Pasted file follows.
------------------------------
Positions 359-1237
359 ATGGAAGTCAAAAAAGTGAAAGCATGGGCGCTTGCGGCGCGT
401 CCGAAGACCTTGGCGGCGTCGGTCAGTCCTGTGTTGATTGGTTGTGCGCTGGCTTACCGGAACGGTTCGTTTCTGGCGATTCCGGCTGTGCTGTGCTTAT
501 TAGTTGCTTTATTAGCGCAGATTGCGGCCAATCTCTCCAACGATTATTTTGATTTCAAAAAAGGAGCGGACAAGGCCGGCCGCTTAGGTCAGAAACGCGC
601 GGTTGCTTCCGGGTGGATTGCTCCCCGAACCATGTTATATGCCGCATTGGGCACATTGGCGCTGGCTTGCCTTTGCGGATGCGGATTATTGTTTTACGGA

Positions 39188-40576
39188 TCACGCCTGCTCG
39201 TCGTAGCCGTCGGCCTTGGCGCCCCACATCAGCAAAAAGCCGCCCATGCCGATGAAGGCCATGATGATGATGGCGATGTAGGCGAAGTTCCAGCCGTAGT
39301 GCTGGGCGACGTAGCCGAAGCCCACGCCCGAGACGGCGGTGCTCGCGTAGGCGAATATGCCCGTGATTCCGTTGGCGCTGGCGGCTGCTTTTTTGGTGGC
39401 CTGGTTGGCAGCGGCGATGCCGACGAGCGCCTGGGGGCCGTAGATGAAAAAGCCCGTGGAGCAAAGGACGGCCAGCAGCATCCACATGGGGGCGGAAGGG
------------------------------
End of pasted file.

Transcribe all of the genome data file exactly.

Positions 359-1237
359 ATGGAAGTCAAAAAAGTGAAAGCATGGGCGCTTGCGGCGCGT
401 CCGAAGACCTTGGCGGCGTCGGTCAGTCCTGTGTTGATTGGTTGTGCGCTGGCTTACCGGAACGGTTCGTTTCTGGCGATTCCGGCTGTGCTGTGCTTAT
501 TAGTTGCTTTATTAGCGCAGATTGCGGCCAATCTCTCCAACGATTATTTTGATTTCAAAAAAGGAGCGGACAAGGCCGGCCGCTTAGGTCAGAAACGCGC
601 GGTTGCTTCCGGGTGGATTGCTCCCCGAACCATGTTATATGCCGCATTGGGCACATTGGCGCTGGCTTGCCTTTGCGGATGCGGATTATTGTTTTACGGA

Positions 39188-40576
39188 TCACGCCTGCTCG
39201 TCGTAGCCGTCGGCCTTGGCGCCCCACATCAGCAAAAAGCCGCCCATGCCGATGAAGGCCATGATGATGATGGCGATGTAGGCGAAGTTCCAGCCGTAGT
39301 GCTGGGCGACGTAGCCGAAGCCCACGCCCGAGACGGCGGTGCTCGCGTAGGCGAATATGCCCGTGATTCCGTTGGCGCTGGCGGCTGCTTTTTTGGTGGC
39401 CTGGTTGGCAGCGGCGATGCCGACGAGCGCCTGGGGGCCGTAGATGAAAAAGCCCGTGGAGCAAAGGACGGCCAGCAGCATCCACATGGGGGCGGAAGGG